Habitat for Humanity builds new home for single Chesapeake mom

Habitat for Humanity organizers said it had a busy year. As the demand for affordable housing increases, so does the number of people applying for housing.

CHESAPEAKE, Virginia – Hampton Roads Habitat for Humanity has another house under construction. In Chesapeake, a team of volunteers spent the morning wrapping up construction of a new home for a family of three.

Habitat for Humanity volunteer coordinator Alissa Wilson said crews began renovating the house in June, cleaning it up and transforming it into something brand new.

“When we first got the house, it was only infested with mold on the inside,” she said.

In the city’s Deep Creek South neighborhood, Habitat for Humanity construction crews worked alongside a team of A1 Sewer and drain for the great construction effort.

“Surface, paint, build a fence. Helping the community,” said Ryan Bernard, General Manager of A1 Sewer & Drain. “The housing market, you know, prices are skyrocketing, so not everyone can afford to buy a house at a reasonable price.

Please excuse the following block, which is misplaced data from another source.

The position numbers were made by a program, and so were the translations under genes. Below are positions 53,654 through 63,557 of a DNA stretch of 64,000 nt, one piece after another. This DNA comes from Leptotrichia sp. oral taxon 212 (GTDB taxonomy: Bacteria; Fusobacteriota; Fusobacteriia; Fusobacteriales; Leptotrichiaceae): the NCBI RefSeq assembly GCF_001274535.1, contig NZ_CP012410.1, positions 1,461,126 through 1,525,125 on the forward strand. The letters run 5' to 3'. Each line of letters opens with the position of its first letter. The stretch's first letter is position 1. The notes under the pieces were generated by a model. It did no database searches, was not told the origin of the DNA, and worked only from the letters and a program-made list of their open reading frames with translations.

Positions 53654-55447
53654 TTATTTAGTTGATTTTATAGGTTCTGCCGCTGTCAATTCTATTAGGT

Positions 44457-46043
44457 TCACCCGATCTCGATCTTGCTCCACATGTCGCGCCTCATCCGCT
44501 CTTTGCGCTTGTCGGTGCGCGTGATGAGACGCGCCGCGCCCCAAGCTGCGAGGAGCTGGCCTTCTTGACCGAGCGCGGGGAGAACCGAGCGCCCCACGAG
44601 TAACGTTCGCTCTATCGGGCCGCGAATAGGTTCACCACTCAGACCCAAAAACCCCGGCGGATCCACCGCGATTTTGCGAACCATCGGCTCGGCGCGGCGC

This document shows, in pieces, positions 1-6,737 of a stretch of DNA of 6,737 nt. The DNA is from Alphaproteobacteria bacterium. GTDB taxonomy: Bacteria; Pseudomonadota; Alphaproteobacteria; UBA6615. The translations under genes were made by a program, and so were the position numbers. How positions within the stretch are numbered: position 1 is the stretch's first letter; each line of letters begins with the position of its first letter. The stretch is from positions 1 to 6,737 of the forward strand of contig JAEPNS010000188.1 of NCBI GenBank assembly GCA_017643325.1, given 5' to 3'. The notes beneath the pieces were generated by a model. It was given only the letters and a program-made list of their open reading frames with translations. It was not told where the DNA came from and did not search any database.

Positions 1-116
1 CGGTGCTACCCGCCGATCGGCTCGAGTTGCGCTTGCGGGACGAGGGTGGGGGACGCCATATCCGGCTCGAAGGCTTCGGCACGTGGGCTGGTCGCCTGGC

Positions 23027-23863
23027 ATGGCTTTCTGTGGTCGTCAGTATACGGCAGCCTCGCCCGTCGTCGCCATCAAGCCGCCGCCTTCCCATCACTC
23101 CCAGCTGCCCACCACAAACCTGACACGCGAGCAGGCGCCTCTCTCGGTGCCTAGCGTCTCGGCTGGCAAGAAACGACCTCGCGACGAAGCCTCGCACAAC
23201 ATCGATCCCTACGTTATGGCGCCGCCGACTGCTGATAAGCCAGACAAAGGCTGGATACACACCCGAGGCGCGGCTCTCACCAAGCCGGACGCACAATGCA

We’re all paying more in rent and mortgages, and the need for affordable housing means greater demand at Habitat for Humanity, Wilson said.

“Over the past two years we have seen more applicants as the need for housing has increased,” she said.

This last house is for Kimberly Waters. She works alongside construction crews to help build her dream home.

“Homeownership is very important to me. It’s an investment,” Waters said. “I’ve rented all my life.”

Waters is a single mother of two and said she struggled to find affordable housing.

“It was very stressful. Very stressful. Some days you wanted to give up,” Waters said. “I was looking online, driving around looking, newspapers… whatever I could find, that’s where I was looking.”

These houses are never given away for free. Habitat for Humanity representatives work with families toward home ownership. Homeowners must help build their homes and pay a mortgage each month, which Wilson says is typically less than $1,000.

“People need housing. With the way the market is going up, some people find it hard to afford even a one-bedroom apartment,” Wilson said. “The more affordable homes we can build, the more families we can accommodate and the less they have to worry about.

The closing date for Waters’ house is October 20.

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